Arrow arrives on Blu-ray in a satisfactory 1080P presentation, framed in its native 1.78:1 aspect ratio. The show has never been a videophile’s delight, filled with gritty texture and fairly average levels of detail. Produced by Warner Bros. for the CW network, it shares many common characteristics with other recent television releases by that studio. This was a long season with 23 thrilling episodes. They are spread evenly over four BD-50s, which leads to rather low compression parameters. A typical episode’s AVC video encode only averages 15 Mbps, leading to reduced clarity and occasional artifacts.
The action is shrouded in dense, dark cinematography, a conscious effort to strike the right mood for Arrow’s adventures. The scenes set around Oliver’s civilian identity produce much better definition, sharpness, and contrast. This transfer has not been overly processed in post, there are no obvious indicators it has been filtered or sharpened. A few digital seams stick out with all of the composites and green screen work, but its CGI is largely effective in rendering a big-budget atmosphere on a television budget.
This is not stunning video on Blu-ray but certainly reproduces the average-looking broadcasts of Arrow on the CW. I’m not sure how much of the occasionally poor shadow delineation is due to intent; the AVC encode has a tough time handling the darkest scenes without introducing noise. It is not a flawless, pristine product. Arrow looks far poorer on DVD, bending to that format’s limited capacity to handle tough material.
An essential element to Arrow is its terrific 5.1 DTS-HD MA soundtrack. The action-heavy series has everything going on in its surround channels with an active bass presence. While a notch behind theatrical soundtracks, each episode delivers a variety of impressive sonic immersion across a deep soundstage. Precise dialogue is cleanly delivered in a well-balanced mix with the score. Yes, Arrow does emulate Christopher Nolan’s Batman by modulating Oliver’s voice whenever he’s in costume. I find Arrow’s effect a much better way to hide his secret identity – they back off from the frequently parodied Bat voice.
This region-free set contains a wealth of dub and sub options. The following dubs have been included: French Dolby Digital 2.0, Portuguese Dolby Digital 2.0, Spanish Dolby Digital 2.0. A hidden Japanese dub in 5.1 Dolby Digital is also on the discs. We have even more sub choices, all in a white font: English SDH, French, Spanish (Latin American), Dutch, Korean, Spanish, Portuguese, Danish, Finnish, Norwegian, Swedish, and hidden Japanese subs.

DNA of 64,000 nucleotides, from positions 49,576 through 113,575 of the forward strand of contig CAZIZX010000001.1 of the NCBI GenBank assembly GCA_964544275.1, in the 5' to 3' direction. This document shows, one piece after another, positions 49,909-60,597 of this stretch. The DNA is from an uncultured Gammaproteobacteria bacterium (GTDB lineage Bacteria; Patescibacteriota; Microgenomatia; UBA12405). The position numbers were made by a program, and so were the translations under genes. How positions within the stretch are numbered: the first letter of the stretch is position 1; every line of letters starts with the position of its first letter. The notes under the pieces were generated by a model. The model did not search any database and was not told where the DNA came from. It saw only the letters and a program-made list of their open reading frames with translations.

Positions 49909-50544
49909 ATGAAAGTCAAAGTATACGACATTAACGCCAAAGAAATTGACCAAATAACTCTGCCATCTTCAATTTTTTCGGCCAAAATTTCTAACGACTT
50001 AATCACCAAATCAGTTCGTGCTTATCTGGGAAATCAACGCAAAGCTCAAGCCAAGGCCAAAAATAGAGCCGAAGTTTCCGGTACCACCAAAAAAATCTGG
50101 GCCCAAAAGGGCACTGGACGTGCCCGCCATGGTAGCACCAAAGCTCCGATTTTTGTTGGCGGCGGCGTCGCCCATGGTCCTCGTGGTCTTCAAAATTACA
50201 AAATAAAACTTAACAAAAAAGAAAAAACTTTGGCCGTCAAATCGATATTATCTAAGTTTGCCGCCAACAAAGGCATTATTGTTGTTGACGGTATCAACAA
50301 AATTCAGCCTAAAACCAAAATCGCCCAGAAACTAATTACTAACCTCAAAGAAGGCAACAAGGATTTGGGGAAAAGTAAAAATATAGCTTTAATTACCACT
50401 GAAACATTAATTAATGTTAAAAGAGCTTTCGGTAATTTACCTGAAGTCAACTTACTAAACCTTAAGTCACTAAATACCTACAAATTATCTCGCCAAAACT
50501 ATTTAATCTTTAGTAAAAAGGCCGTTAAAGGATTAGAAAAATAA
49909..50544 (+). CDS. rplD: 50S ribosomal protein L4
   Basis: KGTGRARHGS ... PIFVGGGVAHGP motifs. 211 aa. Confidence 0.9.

I would have loved a commentary or two from one of the stars, but this BD set contains some interesting featurettes. The combo set includes the entire season on five DVDs and a full UltraViolet code, redeemable in HDX on Flixster or VUDU. The standard retail packaging comes in an unremarkable slipbox. I highly recommend hunting down the Best Buy retail exclusive with its spectacular lenticular slipcover. Everything included, this is a fantastic value proposition and a real treat for its fans.
2013 Comic-Con Panel (26:10 in HD) – The primary cast answer questions and have fun in this panel discussion, taken before season two had aired. I usually like these type of panels, as the actors hang loose in front of a crowd and know they are putting on a show for fans.
Bonus Recap Episode: Year One (41:28 in HD) – Arrow is a show that is highly serialized, having been building a deep background for Oliver since episode one of last season. This breezy recap aired on the CW and used clips from season one to recap most of the key events from season one. It’s great for those people that want to dive into season two in a hurry, though watching season one is better.
From Vigilante To Hero (24:12 in HD) – A very well-made featurette, interviewing cast and crew about the Arrow’s maturation into hero. It’s interesting to hear Stephen Amell’s thoughts on the change, as Oliver began his superhero career as more of an anti-hero in season one. One develops an appreciation for how much thought was put into this show by its producers.
How Did They Do That? The Visual Effects of Arrow (11:17 in HD) – The opening of season two is explored as the VFX team goes over how key visual effects were brought to life.
Wirework: The Impossible Moves of Arrow (09:43 in HD) – Arrow has the best stunt action on television, doing things that are redefining how superheroes should move on screen. Comic-book action has never looked better than on Arrow and this featurette goes behind the scenes, interviewing production crew like the stunt coordinator and lead actors like Caity Lotz on their roles in creating the physically impossible action.
Gag Reel (04:44 in HD) – Standard outtakes and flubs by the primary stars.
Unaired Scenes (10 episodes in HD) – Ten different episodes include deleted scenes. None of them are incredibly long, often lasting no more than a minute or two. I got the feeling these were inconsequential scenes cut for time.
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Click on the images below for full resolution screen captures taken directly from the Blu-ray. Images have not been altered in any way during the process.